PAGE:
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Proteomics. 2006 Jun;6(12):3544-9.

Proteomic signature of human embryonic stem cells.

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Department of Stem Cells, Royan Institute, Tehran, Iran.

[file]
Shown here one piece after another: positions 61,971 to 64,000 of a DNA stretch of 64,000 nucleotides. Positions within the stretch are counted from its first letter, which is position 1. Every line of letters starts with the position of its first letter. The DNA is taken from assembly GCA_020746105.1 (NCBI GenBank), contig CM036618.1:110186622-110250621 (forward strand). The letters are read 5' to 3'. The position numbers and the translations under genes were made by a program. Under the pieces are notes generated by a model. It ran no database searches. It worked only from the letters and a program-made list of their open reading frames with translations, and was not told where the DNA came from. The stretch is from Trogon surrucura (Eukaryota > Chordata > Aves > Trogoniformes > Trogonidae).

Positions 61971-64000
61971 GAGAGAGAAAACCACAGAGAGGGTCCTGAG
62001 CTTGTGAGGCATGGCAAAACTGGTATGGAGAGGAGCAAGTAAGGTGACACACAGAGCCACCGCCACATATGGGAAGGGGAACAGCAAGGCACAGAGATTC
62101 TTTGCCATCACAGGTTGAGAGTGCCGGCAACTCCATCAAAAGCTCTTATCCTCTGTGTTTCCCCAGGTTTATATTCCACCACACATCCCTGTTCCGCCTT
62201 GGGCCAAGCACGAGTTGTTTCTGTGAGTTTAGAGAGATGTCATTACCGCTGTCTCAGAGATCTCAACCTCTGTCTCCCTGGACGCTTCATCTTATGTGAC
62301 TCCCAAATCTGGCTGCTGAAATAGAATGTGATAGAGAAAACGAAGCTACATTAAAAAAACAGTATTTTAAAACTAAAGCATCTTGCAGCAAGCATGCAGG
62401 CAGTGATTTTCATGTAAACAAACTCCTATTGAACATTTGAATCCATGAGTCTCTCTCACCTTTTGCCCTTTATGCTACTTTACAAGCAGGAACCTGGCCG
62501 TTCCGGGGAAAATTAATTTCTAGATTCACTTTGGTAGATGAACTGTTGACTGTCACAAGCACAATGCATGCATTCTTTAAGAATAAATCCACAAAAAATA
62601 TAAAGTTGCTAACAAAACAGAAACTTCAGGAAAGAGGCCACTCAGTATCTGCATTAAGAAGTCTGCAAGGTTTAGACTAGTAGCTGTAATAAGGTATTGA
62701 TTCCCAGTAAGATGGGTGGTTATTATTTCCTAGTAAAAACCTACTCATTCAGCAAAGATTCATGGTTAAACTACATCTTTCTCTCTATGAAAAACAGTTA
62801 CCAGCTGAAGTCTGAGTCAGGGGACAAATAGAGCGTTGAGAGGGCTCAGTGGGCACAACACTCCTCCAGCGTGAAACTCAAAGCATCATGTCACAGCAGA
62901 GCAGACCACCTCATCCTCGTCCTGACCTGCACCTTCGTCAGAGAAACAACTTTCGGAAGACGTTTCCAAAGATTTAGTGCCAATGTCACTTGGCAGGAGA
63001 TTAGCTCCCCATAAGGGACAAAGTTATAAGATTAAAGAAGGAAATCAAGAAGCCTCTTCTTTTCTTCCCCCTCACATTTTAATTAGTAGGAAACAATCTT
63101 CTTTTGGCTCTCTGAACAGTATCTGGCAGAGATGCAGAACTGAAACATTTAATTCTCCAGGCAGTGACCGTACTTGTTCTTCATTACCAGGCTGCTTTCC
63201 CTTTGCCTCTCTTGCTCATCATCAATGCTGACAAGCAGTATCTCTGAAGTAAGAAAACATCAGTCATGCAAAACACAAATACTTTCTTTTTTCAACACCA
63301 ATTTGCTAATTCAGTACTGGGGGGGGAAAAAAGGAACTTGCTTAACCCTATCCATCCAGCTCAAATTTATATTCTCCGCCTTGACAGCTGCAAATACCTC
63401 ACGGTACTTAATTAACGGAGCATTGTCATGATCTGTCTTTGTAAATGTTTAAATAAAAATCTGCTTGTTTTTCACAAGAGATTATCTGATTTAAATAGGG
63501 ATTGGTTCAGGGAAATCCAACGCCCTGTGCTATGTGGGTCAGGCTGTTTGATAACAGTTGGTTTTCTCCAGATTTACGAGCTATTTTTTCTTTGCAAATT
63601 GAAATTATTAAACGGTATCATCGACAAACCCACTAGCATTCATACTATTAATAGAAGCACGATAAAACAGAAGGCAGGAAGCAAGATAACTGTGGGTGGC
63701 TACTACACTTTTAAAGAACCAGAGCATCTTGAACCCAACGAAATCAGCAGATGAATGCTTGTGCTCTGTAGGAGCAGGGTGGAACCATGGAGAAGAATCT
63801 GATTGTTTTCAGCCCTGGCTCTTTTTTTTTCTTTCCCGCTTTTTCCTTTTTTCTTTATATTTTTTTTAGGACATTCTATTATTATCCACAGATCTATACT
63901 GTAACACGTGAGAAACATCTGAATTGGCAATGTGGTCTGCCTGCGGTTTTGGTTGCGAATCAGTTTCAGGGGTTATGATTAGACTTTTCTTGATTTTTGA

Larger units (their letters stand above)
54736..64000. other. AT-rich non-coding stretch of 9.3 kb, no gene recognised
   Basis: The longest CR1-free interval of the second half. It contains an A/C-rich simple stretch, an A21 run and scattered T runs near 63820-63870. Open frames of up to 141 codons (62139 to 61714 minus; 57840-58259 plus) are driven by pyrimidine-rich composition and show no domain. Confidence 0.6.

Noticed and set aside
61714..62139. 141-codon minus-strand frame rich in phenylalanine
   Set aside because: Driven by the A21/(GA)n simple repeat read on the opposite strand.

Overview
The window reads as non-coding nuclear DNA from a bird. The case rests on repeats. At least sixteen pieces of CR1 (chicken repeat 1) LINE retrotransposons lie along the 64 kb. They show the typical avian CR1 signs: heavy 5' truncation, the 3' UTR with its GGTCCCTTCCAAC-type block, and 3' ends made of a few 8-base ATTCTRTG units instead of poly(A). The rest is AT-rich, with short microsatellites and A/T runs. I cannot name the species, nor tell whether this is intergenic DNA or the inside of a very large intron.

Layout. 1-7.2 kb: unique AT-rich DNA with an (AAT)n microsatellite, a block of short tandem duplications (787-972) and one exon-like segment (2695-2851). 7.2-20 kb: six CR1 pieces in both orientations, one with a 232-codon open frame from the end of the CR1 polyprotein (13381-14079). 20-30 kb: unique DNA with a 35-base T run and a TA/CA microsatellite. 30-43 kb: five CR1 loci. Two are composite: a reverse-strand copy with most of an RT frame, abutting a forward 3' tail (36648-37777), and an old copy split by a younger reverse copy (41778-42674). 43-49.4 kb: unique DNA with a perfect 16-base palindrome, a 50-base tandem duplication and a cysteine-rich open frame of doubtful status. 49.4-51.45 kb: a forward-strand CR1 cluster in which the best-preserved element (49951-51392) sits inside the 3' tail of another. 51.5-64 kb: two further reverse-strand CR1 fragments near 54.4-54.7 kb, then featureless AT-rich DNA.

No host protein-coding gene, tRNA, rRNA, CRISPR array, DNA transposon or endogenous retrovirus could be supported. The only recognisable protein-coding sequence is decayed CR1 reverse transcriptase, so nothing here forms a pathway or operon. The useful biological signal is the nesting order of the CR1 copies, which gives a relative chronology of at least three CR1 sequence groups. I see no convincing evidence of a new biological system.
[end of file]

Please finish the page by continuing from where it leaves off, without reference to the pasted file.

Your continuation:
Human embryonic stem cells (hESC) represent a population of undifferentiated pluripotent cells with both self-renewal and multilineage differentiation characteristics. Proteomics provides a powerful approach for studying the characteristics of hESC and discovering molecular markers. We have analyzed proteome profiles of three hESC lines using 2-DE and MALDI TOF-TOF. Out of 844 spots analyzed with MALDI TOF-TOF, 685 proteins were identified of which 60 proteins were classified as the most abundant proteins on 2-D gels. A large number of proteins particularly high abundant ones were identified as chaperones, heat shock proteins, ubiquitin/proteasome, and oxidative stress responsive proteins underscoring the ability of these cells to resist oxidative stress and increase the life span. Several proteins involved in cell proliferation and differentiation were also among the highly expressed proteins. Although overall expression pattern of three hESC were similar, 54 spots changed quantitatively and 14 spots changed qualitatively among the hESC cell lines. Most of these proteins were identified as proteins involved in cell growth, metabolism and signal transduction, which may affect the self-renewal and pluripotency. To our knowledge, this study represents the first proteomic dataset for hESC and provides a better insight into the biology of hESC. Proteome maps of hESC are accessible at

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